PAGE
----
The Lockerbie Solution: “Festina lente”

Today, in his excellent blog (The Lockerbiecase), Pr. Black reminds us that on this date in 1992, the New York Times published an interesting story:  U.S. and Allies to Seek U.N. Support Against Libya.

I regard the following part of the article as highly relevant to the subject of this blog, namely PT/35(b).

Today the United States, France and Britain sent their United Nations representatives to explain their position to the new United Nations Secretary General, Boutros Ghali, who is said to be worried that a new crisis is developing over the Libyan issue.

The three allies deliberately postponed their campaign against Libya until this month after calculating that changes in the roster of Security Council members effective Jan 1 would make the body more sympathetic to their plans.

Cuba and Yemen, which voted against many of the gulf war resolutions affecting Iraq, have left the Council after completing two-year terms, as have the Ivory Coast, Zaire and Romania. Their places have been taken by Venezuela, Japan, Morocco, Cape Verde and Hungary.

Now that Japan has assumed one of the seats reserved for African and Asian states, the number of Council members belonging to the so-called non-aligned movement has fallen from seven to six. That means the non-aligned nations can no longer prevent the adoption of resolutions by the 15-member Council by voting as a bloc; only nine votes are needed to adopt a resolution.

As I have explained (and the SCCRC agrees for once!), it is incomprehensible that no action was taken between June and September 1990 regarding MEBO despite the fact that the company was known to be the manufacturer of the MST-13 timer.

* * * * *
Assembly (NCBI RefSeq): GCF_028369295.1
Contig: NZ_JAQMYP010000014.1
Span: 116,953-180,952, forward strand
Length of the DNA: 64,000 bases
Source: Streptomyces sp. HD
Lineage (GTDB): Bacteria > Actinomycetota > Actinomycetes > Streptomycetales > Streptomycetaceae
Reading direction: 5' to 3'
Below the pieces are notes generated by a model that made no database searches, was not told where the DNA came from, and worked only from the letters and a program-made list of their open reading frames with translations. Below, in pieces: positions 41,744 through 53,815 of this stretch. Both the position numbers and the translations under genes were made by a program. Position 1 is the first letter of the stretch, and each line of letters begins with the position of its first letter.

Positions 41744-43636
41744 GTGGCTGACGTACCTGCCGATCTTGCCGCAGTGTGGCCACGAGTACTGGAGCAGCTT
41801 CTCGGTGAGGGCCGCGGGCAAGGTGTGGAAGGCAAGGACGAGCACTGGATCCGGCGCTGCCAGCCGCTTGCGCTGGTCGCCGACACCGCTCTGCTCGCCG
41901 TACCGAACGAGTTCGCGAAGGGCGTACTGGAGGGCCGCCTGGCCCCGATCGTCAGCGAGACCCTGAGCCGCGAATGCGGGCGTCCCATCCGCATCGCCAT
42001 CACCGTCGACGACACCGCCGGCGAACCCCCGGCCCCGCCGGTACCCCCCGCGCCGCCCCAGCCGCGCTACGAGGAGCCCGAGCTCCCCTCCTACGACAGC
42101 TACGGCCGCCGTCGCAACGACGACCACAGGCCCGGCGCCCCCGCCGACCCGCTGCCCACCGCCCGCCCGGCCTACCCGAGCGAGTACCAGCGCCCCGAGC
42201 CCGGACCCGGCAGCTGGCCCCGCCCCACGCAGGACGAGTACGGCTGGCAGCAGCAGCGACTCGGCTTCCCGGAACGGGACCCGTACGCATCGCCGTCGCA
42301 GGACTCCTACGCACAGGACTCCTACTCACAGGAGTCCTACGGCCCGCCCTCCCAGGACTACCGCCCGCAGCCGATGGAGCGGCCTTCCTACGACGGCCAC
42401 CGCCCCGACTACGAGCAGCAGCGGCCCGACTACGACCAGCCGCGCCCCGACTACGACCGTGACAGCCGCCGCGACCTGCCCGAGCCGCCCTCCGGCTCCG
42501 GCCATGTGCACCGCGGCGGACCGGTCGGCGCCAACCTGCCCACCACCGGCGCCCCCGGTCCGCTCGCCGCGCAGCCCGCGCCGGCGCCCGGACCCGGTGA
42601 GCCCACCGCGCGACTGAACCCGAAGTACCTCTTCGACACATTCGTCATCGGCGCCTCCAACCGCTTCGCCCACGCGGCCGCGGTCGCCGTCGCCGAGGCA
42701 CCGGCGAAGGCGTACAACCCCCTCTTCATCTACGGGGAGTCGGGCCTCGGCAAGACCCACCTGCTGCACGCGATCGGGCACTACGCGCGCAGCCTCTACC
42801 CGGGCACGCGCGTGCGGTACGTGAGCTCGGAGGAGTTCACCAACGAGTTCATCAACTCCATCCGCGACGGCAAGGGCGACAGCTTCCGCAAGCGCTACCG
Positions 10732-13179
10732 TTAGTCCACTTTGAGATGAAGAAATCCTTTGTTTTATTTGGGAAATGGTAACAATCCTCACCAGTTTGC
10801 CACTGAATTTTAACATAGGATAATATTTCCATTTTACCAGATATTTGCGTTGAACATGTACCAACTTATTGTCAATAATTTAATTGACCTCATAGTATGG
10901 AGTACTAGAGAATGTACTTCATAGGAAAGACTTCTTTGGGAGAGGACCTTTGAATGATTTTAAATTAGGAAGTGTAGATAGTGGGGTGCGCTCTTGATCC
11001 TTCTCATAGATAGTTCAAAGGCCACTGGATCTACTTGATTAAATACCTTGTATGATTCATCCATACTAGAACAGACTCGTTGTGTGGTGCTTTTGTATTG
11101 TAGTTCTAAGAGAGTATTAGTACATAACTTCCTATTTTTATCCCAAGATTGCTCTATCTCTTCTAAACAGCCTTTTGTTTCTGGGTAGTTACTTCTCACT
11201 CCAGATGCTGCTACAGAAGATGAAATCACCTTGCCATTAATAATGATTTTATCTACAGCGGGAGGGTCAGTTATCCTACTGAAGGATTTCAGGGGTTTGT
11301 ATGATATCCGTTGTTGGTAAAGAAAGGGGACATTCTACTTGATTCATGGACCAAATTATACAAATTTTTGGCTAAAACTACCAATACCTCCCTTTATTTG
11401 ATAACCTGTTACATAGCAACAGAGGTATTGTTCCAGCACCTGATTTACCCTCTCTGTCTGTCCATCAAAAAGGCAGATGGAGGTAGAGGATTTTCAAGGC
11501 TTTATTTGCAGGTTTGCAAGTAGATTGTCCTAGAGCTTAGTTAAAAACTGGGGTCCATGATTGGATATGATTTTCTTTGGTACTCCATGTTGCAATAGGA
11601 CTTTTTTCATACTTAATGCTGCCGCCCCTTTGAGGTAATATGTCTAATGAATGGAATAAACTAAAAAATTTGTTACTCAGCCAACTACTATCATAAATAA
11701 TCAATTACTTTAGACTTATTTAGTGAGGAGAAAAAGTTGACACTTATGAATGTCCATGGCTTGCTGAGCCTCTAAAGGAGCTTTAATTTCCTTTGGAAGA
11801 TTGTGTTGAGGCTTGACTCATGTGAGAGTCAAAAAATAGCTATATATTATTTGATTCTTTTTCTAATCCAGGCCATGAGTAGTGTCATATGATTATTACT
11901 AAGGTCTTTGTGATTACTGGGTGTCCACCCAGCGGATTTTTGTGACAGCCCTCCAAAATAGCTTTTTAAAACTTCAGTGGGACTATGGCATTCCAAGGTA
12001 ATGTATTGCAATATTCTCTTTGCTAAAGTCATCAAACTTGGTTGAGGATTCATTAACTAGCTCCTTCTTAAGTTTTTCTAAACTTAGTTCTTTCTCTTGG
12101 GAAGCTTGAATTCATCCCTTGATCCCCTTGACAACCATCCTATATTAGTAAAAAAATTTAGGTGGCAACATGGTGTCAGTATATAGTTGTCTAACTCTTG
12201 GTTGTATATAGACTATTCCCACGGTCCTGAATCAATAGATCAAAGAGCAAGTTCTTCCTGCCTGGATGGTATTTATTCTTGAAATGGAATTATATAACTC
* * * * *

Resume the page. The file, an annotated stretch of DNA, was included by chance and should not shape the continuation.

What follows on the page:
And it is no easier task to comprehend why the CIA requested some help from MI5 to “delay or deter” the visit of the investigators to MEBO when they finally decided to pay them a visit…

I believe that one could argue that the Lockerbie trial has never been a goal of the United States, France and Britain. Neither was Justice or the Truth. I believe that the sanctions were the goal in itself and not a mean to an end.

This would of course explain why so much time was wasted during the Lockerbie investigation. Obviously, there was not point going to the UN Security Council too soon. (That is before January 1st 1992!)

PS: It is not clear that the UNSC 731 requests the extradition of Megrahi and Fimah. As no extradition Treaty exists between any of these three countries and Libya, it is doubtful that the UNSC would have passed such a resolution. But again, that was – probably – never their goal.





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